"Dog musher Darryl Baker shares with young readers the basic information needed to prepare a dog team for a race.
Jake and Kamik are finally ready to run their first dog sled race with a full team! But there is a lot to do to prepare, and Jake must follow his uncle’s lead if he and his dogs are going to be ready for the early spring race. Kamik Takes the Lead is the fourth installment in the Kamik series of books following Kamik: An Inuit Puppy Story, Kamik’s First Sled, and Kamik Joins the Pack. Books in this series share traditional dog-rearing practices and dog-training techniques from the remote community of Arviat, Nunavut, through the life memories of community members. These books preserve the rich history of working dogs in Nunavut and celebrate the traditional bond between Inuit and their sled dogs. Building on the dog-training practices outlined in Kamik Joins the Pack, Arviat, Nunavut, author and dog musher Darryl Baker shares with young readers the basic information needed to prepare a dog team for a race." -- publisher
"On a visit to Nunavut, Akuluk learns about Arctic animals and the importance of the environment we all share. Akuluk is visiting her family in Nunavut and can’t wait to get out on her uncle’s boat for a ride into the powerful Arctic Ocean. Surrounded by her family, and with her trusty toy polar bear beside her, Akuluk experiences the beautiful sights, sounds, and animals that abound in the ocean and along the shore during the short Arctic summer—from a mother polar bear and her cubs to a family of belugas and tiny Arctic fox kits. As they encounter each animal, Akuluk’s aunt and uncles share with her how each species cares for its young, and how they protect their babies from the other animals who share their ecosystem. This beautiful story of family connection and respect for the natural world teaches young readers how close humans are to our animal counterparts and that caring for the environment in which we live is one of our most important responsibilities." -- publisher
"“Before schools were introduced to the Inuit, we were taught by our relatives.” In this picture book, Monica Ittusardjuat shares how she learned knowledge and skills in a time before being taken to residential school. She describes how children learned through playing games, imitating grown-ups, and observing adults around them." -- publisher
"Mia is hoping to spend time with her monster friends, but they are being difficult and don't want to share! Follow along with Mia as she tries to bring her monster friends together to teach them about the importance of sharing"--
"Jose Angutinngurniq, a gifted storyteller and respected elder from Kugaaruk, Nunavut, brings to life a story of the great nanurluk that has been told in the Kugaaruk region for generations.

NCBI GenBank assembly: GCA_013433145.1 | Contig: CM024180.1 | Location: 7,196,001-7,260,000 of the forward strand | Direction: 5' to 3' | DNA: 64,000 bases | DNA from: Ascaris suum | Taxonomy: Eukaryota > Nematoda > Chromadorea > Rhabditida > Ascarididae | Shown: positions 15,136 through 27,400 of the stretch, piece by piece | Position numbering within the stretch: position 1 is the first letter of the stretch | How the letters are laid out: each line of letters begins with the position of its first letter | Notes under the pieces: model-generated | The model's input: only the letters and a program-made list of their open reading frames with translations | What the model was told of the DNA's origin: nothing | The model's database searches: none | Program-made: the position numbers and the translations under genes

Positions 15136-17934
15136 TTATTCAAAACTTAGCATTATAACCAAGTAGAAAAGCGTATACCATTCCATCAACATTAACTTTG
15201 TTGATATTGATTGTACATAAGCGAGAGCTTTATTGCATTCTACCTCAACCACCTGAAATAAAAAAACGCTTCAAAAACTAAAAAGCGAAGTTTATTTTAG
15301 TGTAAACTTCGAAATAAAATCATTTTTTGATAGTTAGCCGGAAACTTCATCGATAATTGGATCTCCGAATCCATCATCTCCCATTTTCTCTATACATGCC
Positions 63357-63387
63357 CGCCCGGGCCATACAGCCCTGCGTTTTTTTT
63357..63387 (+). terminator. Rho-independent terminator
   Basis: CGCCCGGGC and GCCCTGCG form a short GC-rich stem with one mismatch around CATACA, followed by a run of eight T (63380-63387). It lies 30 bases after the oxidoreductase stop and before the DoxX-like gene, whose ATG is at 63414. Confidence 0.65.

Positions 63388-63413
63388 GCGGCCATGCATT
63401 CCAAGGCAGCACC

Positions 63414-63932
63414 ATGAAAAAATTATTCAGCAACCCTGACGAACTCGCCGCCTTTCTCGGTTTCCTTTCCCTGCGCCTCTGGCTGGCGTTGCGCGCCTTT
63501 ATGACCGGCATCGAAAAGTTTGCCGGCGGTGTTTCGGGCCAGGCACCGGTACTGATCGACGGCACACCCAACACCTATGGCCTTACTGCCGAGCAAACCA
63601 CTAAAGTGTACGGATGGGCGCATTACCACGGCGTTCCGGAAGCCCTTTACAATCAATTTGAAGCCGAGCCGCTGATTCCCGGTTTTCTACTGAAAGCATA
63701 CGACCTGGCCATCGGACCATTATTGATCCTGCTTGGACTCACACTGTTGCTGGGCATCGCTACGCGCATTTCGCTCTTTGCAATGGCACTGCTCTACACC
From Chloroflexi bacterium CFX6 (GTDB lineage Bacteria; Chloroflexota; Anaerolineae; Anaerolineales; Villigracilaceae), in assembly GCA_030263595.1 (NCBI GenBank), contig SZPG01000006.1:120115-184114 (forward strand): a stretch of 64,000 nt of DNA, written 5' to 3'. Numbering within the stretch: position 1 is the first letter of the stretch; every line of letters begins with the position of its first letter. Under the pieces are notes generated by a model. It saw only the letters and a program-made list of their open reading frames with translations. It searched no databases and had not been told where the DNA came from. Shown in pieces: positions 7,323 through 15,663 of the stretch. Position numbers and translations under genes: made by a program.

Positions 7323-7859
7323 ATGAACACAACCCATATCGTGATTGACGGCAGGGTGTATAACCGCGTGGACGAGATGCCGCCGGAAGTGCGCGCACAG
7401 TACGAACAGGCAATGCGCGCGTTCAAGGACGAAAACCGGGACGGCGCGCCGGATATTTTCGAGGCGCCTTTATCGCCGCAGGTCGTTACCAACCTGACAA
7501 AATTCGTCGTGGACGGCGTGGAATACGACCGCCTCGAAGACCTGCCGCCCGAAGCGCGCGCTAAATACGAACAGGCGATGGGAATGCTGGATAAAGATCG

One of the most terrifying creatures to be found in traditional Inuit stories is the nanurluk, a massive bear the size of an iceberg that lives under the sea ice. Its monstrous size and ice-covered fur make it an almost impenetrable foe. But when a lone hunter spots the breathing hole of the nanurluk on the sea ice near his iglu, he uses his quick thinking and excellent hunting skills to hatch a plan to outsmart the deadly bear.
Jose Angutinngurniq, a gifted storyteller and respected elder from Kugaaruk, Nunavut, brings to life a story of the great nanurluk that has been told in the Kugaaruk region for generations." -- publisher
"A young girl discovers nature’s surprising beauty in this tale from a renowned Inuk storyteller. When Aggataa goes for a cold winter walk with her grandmother, she’s surprised by a sudden CRAH! All the birds have flown south for the winter except one kind—the tulugarguat, the ravens. They’re the ugliest birds that Aggaataa has ever seen. They look like they slept in their coats—coats that don’t even fit! However, as the winter slowly moves towards spring, Aggataa connects with one small raven in particular. As the seasons change in full, the ravens leave and are replaced by seagulls, cranes, geese, ducks, and swans—all of them far more elegant than the “Ugly Bird.” But where Aggataa once thought the ravens odd for visiting during the harshest part of the year, she now finds herself watching the horizon, waiting for the return of the most amazing bird." -- publisher
"In a remote Arctic community, kids carve and light their first jack-o-lantern. But what will the spirits do with the pumpkin once it’s left alone? The air is cold, the nights are long, and Halloween is just around the corner. This is the time of year when pumpkins fly! In the remote, fly-in community of Sanikiluaq, Nunavut, the last cargo flight of October brings some strange orange guests for the children. Seeing a pumpkin for the first time, the local kids eagerly carve and light their first jack-o-lantern. But when everyone adjourns to the community hall for the Halloween dance, the pumpkin is left alone outside. The land around Sanikiluaq is home to many spirits who love to cause mischief, especially this time of year. But what would a land spirit do with a pumpkin? This adorable book gives young readers a window into how Halloween is celebrated in an Arctic Inuit community, incorporating contemporary celebrations and Inuit folklore." -- publisher